One thing about John Lewis is that good service will be on hand whatever the occasion. In this respect, the Welwyn store conforms to the norm with well-mannered staff intent on making life easier for the shopper. There is also a pride in the store that is evident. This may be one of the retailer’s more mature branches, but that doesn’t mean it is any less worth pulling out the stops for. At least that’s the impression received from the staff.
The fashion floors are appealing, and this comes from the store’s geography. The main fashion level on the first floor could be seen as compact and even a little crowded, but both of these have been avoided by way of careful layout. Kim Morris, head of store design at John Lewis and a former general manager of the Welwyn branch, says the piecemeal nature of the many
floors on this level has helped and also points to the lingerie department as being an improvement on the Cardiff original. The lingerie area is located at the top of the escalator and feels altogether softer. It is less block-like, in terms of layout, with each of the brands having a more obvious identity within the space.
Pride of place should, perhaps, go to the gold-coloured premium room, if only because it is a room. From a shopper’s perspective, if you’re going to spend a lot of money, then giving the area an air of exclusivity is an obvious winning strategy. Work still needs to be done on making the denim shop feel like it is more about denim than vinyl wood, which dominates the shopfit.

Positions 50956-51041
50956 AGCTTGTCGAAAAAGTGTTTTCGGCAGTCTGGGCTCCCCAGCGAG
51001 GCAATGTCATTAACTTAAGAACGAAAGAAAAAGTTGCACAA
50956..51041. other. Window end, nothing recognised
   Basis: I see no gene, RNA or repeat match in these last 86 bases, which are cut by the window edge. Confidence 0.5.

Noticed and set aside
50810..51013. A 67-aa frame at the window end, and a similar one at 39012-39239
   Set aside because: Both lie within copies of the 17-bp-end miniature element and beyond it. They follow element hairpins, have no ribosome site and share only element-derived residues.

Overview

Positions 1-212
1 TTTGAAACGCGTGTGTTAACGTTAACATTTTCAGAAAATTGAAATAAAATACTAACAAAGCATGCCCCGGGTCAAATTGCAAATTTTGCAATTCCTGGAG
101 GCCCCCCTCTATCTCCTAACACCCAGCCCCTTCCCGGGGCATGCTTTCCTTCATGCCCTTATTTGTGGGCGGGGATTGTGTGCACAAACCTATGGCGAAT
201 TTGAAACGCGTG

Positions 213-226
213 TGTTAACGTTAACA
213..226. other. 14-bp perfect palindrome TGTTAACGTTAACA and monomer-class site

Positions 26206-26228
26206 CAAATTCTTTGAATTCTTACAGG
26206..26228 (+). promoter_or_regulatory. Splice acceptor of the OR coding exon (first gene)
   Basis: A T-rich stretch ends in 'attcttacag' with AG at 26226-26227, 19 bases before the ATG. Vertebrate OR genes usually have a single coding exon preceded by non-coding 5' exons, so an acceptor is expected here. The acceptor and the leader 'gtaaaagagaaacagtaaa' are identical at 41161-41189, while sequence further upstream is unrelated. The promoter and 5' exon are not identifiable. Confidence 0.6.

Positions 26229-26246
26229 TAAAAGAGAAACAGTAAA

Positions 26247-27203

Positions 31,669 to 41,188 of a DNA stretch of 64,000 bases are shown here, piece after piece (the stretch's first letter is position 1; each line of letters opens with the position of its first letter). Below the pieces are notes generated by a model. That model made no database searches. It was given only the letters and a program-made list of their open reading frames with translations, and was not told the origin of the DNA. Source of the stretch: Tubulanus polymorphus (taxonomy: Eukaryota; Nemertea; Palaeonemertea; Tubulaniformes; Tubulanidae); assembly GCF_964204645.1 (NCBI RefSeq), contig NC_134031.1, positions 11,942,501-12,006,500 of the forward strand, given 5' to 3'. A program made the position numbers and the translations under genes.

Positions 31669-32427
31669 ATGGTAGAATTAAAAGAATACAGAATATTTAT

Would I buy?
On balance and given the context in which this branch of John Lewis operates, there is a lot to make customers consider reaching for their purses and wallets. Pricing and store environment work well together to make this a
destination in the town and one that is likely to have shoppers hot-footing it from the attractions of the nearby, dated, shopping centre.
An effective makeover of a store that might be in danger of forming part of the rearguard of department store retailing. It is also proof that you don’t need to be swish, architecturally, to function well as a vehicle for selling fashion.
Address Bridge Road, Welwyn Garden City, Hertfordshire
Design Based on a prototype created by consultancy Dalziel & Pow
Number of floors Two
Age of store Indeterminate, but 1930s
Best feature The gold-coloured premium room
Least appealing feature The denim shop